In 1972, New Balance made just thirty pairs of shoes a day. The brand had been founded over seventy years earlier, but by the early seventies, there were just six employees working out of the brand’s Boston based headquarters to fulfill a trickle of orders that mainly came from a dedicated fan base of dedicated runners. All that changed on the day of the Boston Marathon that year, when Jim Davis, a Massachusetts based entrepreneur decided to purchase NB and propel them from middle-of-the-pack all the way up to the podium.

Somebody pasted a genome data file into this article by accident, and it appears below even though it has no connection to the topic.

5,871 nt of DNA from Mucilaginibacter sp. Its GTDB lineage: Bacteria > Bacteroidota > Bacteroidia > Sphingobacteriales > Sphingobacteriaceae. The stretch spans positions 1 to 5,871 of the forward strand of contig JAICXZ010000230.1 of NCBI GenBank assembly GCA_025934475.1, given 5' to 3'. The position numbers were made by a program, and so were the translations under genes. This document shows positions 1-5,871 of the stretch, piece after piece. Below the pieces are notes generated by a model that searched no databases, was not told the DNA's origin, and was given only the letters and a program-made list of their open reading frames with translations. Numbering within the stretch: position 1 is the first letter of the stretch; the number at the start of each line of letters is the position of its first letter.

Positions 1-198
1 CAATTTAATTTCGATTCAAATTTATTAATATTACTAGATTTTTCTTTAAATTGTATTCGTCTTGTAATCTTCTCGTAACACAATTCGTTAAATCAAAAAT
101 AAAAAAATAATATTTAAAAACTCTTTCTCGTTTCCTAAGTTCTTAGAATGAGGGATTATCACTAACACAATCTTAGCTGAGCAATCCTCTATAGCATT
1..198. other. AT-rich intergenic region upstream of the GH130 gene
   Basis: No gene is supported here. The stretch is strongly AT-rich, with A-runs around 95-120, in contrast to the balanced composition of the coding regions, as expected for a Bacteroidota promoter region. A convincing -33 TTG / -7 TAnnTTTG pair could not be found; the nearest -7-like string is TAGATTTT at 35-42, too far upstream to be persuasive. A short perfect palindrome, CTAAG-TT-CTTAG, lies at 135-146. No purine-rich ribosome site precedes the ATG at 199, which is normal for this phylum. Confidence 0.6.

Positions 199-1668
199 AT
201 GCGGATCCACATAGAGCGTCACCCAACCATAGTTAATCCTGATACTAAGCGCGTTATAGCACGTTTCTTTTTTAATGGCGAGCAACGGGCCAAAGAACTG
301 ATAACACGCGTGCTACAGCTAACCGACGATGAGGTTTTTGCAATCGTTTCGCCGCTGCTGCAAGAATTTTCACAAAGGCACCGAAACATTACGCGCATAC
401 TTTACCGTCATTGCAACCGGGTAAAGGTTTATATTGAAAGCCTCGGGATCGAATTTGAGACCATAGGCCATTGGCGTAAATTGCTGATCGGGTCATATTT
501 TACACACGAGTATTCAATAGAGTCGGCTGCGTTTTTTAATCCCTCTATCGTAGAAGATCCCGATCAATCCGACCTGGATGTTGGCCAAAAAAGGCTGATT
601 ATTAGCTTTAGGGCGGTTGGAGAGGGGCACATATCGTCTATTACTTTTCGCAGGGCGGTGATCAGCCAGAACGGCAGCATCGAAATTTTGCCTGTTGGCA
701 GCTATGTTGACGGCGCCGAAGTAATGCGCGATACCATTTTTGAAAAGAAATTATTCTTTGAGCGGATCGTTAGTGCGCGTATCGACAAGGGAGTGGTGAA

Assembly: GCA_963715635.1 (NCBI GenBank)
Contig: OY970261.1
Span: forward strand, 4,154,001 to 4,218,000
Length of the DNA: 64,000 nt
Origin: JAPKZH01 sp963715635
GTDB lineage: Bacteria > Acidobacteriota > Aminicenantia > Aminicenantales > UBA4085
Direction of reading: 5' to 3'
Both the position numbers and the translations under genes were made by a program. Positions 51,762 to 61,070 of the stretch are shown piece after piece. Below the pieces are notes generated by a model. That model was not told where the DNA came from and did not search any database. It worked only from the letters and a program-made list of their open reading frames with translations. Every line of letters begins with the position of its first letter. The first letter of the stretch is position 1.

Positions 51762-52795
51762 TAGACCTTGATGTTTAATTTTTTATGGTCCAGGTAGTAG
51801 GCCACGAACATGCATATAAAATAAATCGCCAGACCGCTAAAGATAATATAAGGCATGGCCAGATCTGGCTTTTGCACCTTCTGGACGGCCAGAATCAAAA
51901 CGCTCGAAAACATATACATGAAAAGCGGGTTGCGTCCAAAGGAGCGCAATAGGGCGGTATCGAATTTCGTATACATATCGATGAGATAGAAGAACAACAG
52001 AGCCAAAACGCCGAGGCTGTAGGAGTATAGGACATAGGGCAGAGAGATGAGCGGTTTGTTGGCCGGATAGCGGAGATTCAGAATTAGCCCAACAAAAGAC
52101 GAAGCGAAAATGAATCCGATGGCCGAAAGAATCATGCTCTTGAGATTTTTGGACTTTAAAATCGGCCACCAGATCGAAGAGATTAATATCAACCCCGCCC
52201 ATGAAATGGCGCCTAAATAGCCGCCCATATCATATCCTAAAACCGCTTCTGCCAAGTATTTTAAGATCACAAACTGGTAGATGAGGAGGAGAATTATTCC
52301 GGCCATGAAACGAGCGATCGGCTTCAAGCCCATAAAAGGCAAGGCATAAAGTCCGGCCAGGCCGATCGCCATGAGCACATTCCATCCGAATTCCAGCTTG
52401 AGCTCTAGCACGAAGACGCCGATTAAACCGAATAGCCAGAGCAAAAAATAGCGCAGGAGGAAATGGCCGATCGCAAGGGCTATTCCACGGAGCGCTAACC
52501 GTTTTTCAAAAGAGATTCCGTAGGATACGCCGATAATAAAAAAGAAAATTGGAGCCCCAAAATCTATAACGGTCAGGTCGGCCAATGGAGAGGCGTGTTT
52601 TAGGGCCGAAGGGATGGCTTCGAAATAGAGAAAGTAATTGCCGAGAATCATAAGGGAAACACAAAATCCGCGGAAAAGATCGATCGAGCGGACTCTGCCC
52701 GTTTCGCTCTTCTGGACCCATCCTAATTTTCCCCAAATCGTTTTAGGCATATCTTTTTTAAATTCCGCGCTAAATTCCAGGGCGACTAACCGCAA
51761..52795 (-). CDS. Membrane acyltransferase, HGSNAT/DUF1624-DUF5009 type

During the early seventies America entered into a love affair with running. These were the “Stop Pre” days, when shaggy-haired mavericks pounded the payment in their faded grey tees, short shorts, and suede sneakers. This was long before the days of woven uppers and 3D-printed soles, when sneakers were simple suede and mesh concoctions that were dare I say organic. Of course like all exercise fads, the running craze didn’t last long, the track’s dried up again, leaving only the most dedicated to round the oval. But what did remain was the shoes. Davis and his team helped to brand NB as lifestyle company, leaving the choice as to whether running was actually a part of that lifestyle up to the customers. Trainers left the track, and fleet or not, they ended up on the feet of just about everyone. There was a sense of both purity and individuality to sneakers back then, an attitude that carried over into New Balance’s ads from this era. They were cheeky, yet informational, like having a conversation with a sarcastic running nerd, but the approach worked, and New Balance became like this cult that everyone wanted to be a member of. Hell, over three decades later, we still do.